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Raoul Coutard (1924–2016)

French New Wave cinematographer Raoul Coutard, who often collaborated with filmmakers such as Jean-Luc Godard, Francois Truffaut, and Jacques Demy, has died from an illness at the age of ninety-two, Liz Calvario of IndieWire reports.

Born in Paris in 1924, Coutard fought in the French Indochina War and worked in Vietnam for eleven years as a war photographer for publications such as Life and Paris Match. He stumbled into filmmaking accidentally when he thought he was hired to shoot production stills on the set of Pierre Schoendoerffer’s 1958 film La Passe du Diable (The Devil’s Pass), but was given the role of director of photography.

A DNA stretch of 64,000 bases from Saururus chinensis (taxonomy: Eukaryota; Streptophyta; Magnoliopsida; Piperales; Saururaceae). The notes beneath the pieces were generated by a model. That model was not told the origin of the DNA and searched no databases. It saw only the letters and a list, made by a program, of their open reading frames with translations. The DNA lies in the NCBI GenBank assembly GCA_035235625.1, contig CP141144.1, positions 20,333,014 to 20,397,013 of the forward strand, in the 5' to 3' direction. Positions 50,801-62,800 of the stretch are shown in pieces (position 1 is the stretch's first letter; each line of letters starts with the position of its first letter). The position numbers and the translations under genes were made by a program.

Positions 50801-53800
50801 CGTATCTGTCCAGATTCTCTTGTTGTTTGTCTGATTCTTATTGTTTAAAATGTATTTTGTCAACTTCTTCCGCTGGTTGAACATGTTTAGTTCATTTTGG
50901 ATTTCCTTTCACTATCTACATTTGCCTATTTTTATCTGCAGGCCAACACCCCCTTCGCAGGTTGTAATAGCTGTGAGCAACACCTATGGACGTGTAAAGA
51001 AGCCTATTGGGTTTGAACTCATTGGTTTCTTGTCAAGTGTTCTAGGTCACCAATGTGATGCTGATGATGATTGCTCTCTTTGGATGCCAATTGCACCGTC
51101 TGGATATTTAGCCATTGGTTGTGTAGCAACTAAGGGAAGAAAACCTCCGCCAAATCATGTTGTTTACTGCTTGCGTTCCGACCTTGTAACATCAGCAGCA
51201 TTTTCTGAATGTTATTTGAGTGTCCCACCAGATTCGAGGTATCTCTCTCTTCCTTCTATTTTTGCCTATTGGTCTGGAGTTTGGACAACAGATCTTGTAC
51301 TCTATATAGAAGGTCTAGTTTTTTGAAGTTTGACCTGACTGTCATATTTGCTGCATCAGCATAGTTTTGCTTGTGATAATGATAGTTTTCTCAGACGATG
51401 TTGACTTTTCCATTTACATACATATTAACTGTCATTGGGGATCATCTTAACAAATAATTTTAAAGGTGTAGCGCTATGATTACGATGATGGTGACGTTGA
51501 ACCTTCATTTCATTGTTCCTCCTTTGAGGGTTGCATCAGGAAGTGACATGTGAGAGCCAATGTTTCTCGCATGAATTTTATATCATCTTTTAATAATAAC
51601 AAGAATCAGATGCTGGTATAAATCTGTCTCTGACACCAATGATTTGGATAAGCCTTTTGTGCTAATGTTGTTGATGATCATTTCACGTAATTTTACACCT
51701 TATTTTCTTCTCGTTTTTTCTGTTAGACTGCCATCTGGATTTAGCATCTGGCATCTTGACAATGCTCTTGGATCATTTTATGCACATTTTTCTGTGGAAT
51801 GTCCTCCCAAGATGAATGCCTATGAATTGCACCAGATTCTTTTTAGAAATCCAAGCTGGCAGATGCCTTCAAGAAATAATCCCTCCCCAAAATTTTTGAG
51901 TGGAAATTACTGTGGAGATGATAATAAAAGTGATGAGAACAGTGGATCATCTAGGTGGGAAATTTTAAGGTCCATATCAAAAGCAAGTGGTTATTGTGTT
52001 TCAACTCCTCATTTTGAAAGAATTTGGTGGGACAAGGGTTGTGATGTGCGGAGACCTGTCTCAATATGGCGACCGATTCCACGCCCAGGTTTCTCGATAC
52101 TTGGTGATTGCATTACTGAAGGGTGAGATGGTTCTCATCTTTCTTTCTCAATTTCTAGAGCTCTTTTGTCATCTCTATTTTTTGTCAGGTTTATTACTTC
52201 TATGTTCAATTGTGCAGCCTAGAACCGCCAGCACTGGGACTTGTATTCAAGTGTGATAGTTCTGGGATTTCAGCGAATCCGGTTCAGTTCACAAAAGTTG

Throughout his five-decade career Coutard made eighty feature films, including Breathless (1960) which marked the first time he worked with Godard. The work was shot primarily with a handheld camera and was lauded for its fast pace and free form style. Coutard made his directorial debut in 1970 with the film Haoa Binh, which was nominated for the Palme d’Or at Cannes. He won numerous awards including the César Award for Best Cinematography for Le Crabe-Tambour in 1978, the Venice Film Festival Technical Prize for Prénom Carmen in 1983, and the American Society of Cinematographers’ International Award in 1997.